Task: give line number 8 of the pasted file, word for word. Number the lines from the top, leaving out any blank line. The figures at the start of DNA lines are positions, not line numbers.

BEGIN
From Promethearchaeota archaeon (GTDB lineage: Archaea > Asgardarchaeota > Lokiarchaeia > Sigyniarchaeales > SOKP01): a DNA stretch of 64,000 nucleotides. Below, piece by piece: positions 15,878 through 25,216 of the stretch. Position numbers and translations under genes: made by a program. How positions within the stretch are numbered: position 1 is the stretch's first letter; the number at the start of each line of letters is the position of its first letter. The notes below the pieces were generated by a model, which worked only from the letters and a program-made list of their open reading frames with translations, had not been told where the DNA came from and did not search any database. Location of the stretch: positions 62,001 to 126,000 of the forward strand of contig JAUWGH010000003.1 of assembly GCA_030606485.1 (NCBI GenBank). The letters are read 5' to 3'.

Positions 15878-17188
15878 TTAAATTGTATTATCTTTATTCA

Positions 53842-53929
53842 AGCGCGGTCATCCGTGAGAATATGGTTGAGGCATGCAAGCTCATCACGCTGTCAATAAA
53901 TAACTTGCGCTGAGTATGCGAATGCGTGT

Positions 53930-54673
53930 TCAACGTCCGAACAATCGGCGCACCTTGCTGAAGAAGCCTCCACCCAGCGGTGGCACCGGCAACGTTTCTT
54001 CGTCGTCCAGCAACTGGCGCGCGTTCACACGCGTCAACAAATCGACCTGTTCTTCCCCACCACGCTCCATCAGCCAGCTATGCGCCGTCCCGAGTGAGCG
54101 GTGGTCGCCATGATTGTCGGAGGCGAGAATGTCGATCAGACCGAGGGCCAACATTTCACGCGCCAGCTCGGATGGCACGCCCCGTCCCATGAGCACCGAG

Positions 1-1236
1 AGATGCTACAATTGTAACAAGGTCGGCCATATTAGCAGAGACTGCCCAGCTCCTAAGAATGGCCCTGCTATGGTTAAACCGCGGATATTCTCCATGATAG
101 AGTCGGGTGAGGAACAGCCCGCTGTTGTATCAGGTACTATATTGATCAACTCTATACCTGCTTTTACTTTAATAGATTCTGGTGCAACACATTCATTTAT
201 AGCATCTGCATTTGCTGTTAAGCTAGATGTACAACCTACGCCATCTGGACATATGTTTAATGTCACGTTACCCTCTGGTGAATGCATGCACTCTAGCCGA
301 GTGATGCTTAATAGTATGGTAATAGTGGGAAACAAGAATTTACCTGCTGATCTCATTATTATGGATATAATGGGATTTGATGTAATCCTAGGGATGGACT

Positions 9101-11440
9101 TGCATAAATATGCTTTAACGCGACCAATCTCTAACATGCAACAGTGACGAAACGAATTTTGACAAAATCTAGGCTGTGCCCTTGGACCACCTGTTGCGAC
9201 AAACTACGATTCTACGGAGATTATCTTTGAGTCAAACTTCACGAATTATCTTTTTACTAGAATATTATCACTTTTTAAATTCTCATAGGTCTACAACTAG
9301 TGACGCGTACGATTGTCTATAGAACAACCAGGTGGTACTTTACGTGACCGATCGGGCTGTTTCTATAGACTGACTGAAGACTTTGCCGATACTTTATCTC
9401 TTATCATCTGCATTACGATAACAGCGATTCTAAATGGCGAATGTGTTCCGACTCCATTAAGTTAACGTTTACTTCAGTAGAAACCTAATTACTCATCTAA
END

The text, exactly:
53930 TCAACGTCCGAACAATCGGCGCACCTTGCTGAAGAAGCCTCCACCCAGCGGTGGCACCGGCAACGTTTCTT